The behemoth is a mysterious animal mentioned in the Book of Job. With bones “like bars of iron” and a tail “like a cedar,” this mighty beast was said to be able to suck the whole River Jordan into its mouth. Biblical scholars have long debated whether the behemoth is a mythical creature or just an exaggerated description of an ordinary animal (the most popular candidate is a hippopotamus). Whatever the original “behemoth” may have been, the name has become a metaphor for anything that reaches spectacular size. This figurative use is first recorded in a pamphlet of 1593, written by Gabriel Harvey as part of his vicious literary feud with Thomas Nashe. Nashe, writes Harvey, is “a Behemoth of conceit,” but “a shrimp in wit, a periwinkle in art, a dandiprat in industry,” and “a dodkin in value.”
"A scapegoat"Reader's Digest
The Book of Leviticus describes the proper ceremonies to be observed on the Jewish Day of Atonement, when the land of Israel would be ritually cleansed of its sins. The procedure was that one goat would be offered to God as a sacrifice, while the other—the “scapegoat”—would be symbolically loaded with all the misdeeds of the nation before being driven into the wilderness. This ceremony was said to have been carried out each year since the Exodus from Egypt. It did, however, acquire one important modification after an unfortunate incident in which the scapegoat wandered out of the wilderness and merrily back towards Jerusalem. To prevent a repeat of this extremely bad omen, subsequent priests arranged that the scapegoat’s journey to the wilderness should start with a headlong plunge down a local cliff. After that, scapegoats became significantly less mobile.
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"To cast pearls before swine"Reader's Digest
This famous phrase is a quote from Matthew’s Gospel: “Give not that which is holy unto the dogs,” writes the Evangelist, “neither cast ye your pearls before swine, lest they trample them under their feet, and turn again and rend you.” This dramatic image—which of course gains extra power from the fact that pigs are considered unclean animals by orthodox Jews—became a favorite in the Middle Ages, first mentioned in English by William Langland in Piers Plowman in the fourteenth century. Charles Dickens used the phrase in his 1848 novel Dombey and Son, to mean “doing a thankless thing.” But the most famous occurrence, which gives a twist to the ancient meaning, is in a story about Dorothy Parker, the great American humorist of the 1920s. “Age before beauty,” said a cheeky young woman while holding a door open for Parker to pass. Quick as a flash Parker replied: “Pearls before swine.”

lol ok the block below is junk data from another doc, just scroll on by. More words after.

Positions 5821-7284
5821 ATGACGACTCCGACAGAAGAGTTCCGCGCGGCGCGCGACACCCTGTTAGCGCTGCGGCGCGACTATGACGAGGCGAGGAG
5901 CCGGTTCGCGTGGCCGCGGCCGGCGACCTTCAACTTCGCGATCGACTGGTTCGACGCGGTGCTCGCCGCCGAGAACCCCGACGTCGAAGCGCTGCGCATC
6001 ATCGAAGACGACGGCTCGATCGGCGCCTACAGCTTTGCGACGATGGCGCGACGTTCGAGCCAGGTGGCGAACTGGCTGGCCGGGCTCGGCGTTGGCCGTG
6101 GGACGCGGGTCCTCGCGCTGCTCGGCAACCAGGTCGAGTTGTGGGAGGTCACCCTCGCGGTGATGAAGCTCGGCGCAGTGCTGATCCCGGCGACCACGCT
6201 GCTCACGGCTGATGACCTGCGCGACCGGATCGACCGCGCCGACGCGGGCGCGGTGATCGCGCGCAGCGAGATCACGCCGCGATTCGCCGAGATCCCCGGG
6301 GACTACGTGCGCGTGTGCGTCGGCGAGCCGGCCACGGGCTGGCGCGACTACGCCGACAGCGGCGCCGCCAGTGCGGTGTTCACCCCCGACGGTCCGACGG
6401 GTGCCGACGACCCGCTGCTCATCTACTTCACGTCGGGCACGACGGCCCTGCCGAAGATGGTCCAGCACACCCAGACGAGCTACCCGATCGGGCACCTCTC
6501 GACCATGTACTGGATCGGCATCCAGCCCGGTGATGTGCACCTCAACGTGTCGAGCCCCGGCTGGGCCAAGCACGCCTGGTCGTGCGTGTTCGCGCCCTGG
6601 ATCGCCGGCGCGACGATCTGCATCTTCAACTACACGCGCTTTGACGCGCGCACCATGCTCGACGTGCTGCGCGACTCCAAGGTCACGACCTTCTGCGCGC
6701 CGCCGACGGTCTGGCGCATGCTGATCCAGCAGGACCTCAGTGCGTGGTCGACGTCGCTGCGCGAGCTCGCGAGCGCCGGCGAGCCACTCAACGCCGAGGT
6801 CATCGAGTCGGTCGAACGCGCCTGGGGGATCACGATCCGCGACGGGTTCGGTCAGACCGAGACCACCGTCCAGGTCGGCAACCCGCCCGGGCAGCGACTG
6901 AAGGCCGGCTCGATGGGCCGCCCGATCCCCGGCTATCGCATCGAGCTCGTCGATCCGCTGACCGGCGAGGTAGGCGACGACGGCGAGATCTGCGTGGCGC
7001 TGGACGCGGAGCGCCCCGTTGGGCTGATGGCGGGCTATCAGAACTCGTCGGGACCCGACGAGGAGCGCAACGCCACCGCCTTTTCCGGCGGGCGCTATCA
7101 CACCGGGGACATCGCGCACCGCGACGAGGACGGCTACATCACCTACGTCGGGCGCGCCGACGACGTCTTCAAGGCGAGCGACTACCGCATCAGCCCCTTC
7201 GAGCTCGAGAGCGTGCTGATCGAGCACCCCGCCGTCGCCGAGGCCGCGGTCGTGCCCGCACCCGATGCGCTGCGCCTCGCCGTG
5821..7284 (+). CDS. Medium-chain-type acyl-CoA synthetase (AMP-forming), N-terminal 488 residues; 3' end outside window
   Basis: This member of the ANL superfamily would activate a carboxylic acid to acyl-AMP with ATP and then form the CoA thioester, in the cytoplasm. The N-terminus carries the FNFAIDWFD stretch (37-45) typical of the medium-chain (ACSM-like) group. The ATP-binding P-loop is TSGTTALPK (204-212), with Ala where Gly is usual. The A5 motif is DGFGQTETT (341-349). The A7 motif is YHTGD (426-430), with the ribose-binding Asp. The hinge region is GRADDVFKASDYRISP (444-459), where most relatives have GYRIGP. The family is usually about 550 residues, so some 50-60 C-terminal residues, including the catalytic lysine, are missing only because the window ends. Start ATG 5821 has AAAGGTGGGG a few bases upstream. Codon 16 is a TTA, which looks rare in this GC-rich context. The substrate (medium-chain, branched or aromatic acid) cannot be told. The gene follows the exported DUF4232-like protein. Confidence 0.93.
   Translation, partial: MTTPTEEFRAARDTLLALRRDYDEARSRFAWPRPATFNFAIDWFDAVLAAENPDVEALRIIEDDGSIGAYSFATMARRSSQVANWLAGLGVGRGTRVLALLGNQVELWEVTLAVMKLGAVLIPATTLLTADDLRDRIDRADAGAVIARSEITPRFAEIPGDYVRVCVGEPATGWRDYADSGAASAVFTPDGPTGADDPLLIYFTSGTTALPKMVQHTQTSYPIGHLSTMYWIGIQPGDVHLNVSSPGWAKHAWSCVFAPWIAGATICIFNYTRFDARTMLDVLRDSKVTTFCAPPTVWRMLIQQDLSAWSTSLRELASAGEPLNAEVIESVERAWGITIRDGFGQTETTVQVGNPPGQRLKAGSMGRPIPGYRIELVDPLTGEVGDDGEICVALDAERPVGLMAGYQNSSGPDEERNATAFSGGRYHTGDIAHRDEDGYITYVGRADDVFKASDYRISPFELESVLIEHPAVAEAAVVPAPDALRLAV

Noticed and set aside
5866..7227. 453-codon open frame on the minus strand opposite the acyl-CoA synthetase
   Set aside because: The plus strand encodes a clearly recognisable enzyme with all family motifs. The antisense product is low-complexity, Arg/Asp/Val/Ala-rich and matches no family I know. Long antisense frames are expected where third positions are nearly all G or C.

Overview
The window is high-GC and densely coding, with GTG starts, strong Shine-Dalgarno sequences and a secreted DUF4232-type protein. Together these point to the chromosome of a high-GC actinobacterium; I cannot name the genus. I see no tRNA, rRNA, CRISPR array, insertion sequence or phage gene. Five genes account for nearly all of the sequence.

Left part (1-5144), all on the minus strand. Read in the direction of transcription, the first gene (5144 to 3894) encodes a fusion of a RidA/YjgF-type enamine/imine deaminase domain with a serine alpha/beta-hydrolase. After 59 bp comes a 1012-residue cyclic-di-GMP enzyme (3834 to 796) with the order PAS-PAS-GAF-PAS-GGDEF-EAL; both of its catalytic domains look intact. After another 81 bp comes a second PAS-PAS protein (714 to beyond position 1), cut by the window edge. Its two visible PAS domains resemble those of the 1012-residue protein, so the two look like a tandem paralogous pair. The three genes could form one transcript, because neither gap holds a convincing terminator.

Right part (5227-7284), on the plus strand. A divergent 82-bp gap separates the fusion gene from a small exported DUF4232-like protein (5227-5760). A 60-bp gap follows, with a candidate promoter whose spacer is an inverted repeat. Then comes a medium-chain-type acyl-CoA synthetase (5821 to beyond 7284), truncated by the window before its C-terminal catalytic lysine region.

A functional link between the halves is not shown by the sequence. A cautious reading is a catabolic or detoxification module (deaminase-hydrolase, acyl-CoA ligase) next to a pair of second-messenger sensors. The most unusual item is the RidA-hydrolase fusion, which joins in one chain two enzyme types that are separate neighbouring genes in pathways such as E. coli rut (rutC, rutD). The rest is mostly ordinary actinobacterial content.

"To every thing a season"Reader's Digest
This handy aphorism is another piece of wisdom from the Book of Ecclesiastes, in which the author offers his thoughts on life, death, and what it all means. “To every thing there is a season, and a time to every purpose under the heaven,” he writes. Warming to his theme, he continues, there is “a time to kill and a time to heal”; “a time to weep and a time to laugh”; there’s even “a time to cast away stones.” The full list has twenty-eight different times, and covers eight biblical verses. With its philosophical and reflective tone, it has become one of the most quoted and most popular passages in the Old Testament, a firm favorite for readings at funerals and other sad occasions. In 1959 the famous words even became a surprise hit when they were set to music by the folk musician Pete Seeger in a song called “Turn! Turn! Turn!” Covered by The Byrds in 1965, the track rocketed to number one on the U.S. singles chart—the iron-age lyrics are by far the oldest words ever to have become a chart-topping hit.
"The end of the earth"Reader's Digest